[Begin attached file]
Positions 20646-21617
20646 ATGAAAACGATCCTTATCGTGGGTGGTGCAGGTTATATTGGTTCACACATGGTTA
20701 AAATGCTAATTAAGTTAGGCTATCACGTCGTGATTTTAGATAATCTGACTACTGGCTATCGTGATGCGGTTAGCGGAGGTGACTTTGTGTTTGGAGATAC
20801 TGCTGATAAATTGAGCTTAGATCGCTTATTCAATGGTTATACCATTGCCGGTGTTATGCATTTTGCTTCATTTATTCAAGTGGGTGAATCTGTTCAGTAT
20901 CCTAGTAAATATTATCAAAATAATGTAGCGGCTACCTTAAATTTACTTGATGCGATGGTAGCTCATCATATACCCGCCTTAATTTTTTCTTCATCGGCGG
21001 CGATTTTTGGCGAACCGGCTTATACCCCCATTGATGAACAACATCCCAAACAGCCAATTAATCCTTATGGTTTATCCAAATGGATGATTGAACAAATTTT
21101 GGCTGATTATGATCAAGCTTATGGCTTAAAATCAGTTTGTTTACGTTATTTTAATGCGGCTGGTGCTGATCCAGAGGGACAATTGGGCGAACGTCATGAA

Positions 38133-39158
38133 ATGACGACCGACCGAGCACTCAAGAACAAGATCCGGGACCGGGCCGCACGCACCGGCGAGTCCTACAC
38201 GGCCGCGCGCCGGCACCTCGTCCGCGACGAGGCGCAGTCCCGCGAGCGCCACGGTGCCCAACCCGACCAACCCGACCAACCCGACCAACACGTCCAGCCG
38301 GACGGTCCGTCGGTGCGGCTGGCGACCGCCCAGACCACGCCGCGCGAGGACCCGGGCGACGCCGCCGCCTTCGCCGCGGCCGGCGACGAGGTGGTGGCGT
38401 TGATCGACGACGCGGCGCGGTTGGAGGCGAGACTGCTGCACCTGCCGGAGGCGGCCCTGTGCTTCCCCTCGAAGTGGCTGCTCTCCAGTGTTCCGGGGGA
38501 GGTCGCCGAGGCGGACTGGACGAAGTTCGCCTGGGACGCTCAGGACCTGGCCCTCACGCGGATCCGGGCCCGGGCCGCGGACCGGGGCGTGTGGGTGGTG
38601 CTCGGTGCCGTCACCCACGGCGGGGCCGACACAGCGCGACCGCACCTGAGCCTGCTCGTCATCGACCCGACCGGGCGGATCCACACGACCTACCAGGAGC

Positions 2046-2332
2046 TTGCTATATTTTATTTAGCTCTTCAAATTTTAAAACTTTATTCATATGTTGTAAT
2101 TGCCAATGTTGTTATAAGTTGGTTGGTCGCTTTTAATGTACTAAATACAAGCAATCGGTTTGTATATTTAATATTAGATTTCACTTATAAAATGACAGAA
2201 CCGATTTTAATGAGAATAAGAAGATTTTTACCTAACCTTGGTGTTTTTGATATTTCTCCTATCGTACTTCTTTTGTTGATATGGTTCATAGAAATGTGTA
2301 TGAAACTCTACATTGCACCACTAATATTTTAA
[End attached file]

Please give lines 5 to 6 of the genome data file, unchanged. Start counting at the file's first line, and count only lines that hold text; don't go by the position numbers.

20901 CCTAGTAAATATTATCAAAATAATGTAGCGGCTACCTTAAATTTACTTGATGCGATGGTAGCTCATCATATACCCGCCTTAATTTTTTCTTCATCGGCGG
21001 CGATTTTTGGCGAACCGGCTTATACCCCCATTGATGAACAACATCCCAAACAGCCAATTAATCCTTATGGTTTATCCAAATGGATGATTGAACAAATTTT